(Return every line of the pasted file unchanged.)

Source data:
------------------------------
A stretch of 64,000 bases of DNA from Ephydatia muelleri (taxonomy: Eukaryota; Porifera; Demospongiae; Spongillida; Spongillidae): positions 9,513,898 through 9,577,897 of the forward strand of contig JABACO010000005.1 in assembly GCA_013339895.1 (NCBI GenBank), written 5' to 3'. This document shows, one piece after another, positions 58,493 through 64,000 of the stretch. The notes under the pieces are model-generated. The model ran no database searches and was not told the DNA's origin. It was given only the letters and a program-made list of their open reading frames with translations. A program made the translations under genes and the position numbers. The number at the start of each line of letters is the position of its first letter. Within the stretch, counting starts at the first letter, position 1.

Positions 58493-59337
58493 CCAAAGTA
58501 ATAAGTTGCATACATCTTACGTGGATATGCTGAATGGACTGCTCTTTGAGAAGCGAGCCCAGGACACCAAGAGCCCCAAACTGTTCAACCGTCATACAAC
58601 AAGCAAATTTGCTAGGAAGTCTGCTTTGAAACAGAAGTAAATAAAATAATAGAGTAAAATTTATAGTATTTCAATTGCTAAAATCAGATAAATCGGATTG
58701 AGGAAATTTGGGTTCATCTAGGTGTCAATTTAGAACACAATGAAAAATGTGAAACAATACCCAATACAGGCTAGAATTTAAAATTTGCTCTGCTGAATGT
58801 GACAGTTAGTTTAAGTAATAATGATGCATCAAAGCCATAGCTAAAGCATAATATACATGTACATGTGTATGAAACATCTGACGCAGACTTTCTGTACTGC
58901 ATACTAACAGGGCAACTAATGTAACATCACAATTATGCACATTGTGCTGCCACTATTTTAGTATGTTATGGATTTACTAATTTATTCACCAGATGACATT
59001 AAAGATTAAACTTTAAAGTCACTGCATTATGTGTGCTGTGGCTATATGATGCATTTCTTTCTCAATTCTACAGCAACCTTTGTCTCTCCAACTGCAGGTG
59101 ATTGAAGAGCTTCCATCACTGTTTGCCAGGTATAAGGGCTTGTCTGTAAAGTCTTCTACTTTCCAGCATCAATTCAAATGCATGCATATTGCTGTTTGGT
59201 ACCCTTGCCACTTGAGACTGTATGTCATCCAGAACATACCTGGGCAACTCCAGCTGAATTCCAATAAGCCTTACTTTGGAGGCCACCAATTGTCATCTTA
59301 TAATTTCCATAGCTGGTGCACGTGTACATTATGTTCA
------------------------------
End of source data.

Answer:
A stretch of 64,000 bases of DNA from Ephydatia muelleri (taxonomy: Eukaryota; Porifera; Demospongiae; Spongillida; Spongillidae): positions 9,513,898 through 9,577,897 of the forward strand of contig JABACO010000005.1 in assembly GCA_013339895.1 (NCBI GenBank), written 5' to 3'. This document shows, one piece after another, positions 58,493 through 64,000 of the stretch. The notes under the pieces are model-generated. The model ran no database searches and was not told the DNA's origin. It was given only the letters and a program-made list of their open reading frames with translations. A program made the translations under genes and the position numbers. The number at the start of each line of letters is the position of its first letter. Within the stretch, counting starts at the first letter, position 1.

Positions 58493-59337
58493 CCAAAGTA
58501 ATAAGTTGCATACATCTTACGTGGATATGCTGAATGGACTGCTCTTTGAGAAGCGAGCCCAGGACACCAAGAGCCCCAAACTGTTCAACCGTCATACAAC
58601 AAGCAAATTTGCTAGGAAGTCTGCTTTGAAACAGAAGTAAATAAAATAATAGAGTAAAATTTATAGTATTTCAATTGCTAAAATCAGATAAATCGGATTG
58701 AGGAAATTTGGGTTCATCTAGGTGTCAATTTAGAACACAATGAAAAATGTGAAACAATACCCAATACAGGCTAGAATTTAAAATTTGCTCTGCTGAATGT
58801 GACAGTTAGTTTAAGTAATAATGATGCATCAAAGCCATAGCTAAAGCATAATATACATGTACATGTGTATGAAACATCTGACGCAGACTTTCTGTACTGC
58901 ATACTAACAGGGCAACTAATGTAACATCACAATTATGCACATTGTGCTGCCACTATTTTAGTATGTTATGGATTTACTAATTTATTCACCAGATGACATT
59001 AAAGATTAAACTTTAAAGTCACTGCATTATGTGTGCTGTGGCTATATGATGCATTTCTTTCTCAATTCTACAGCAACCTTTGTCTCTCCAACTGCAGGTG
59101 ATTGAAGAGCTTCCATCACTGTTTGCCAGGTATAAGGGCTTGTCTGTAAAGTCTTCTACTTTCCAGCATCAATTCAAATGCATGCATATTGCTGTTTGGT
59201 ACCCTTGCCACTTGAGACTGTATGTCATCCAGAACATACCTGGGCAACTCCAGCTGAATTCCAATAAGCCTTACTTTGGAGGCCACCAATTGTCATCTTA
59301 TAATTTCCATAGCTGGTGCACGTGTACATTATGTTCA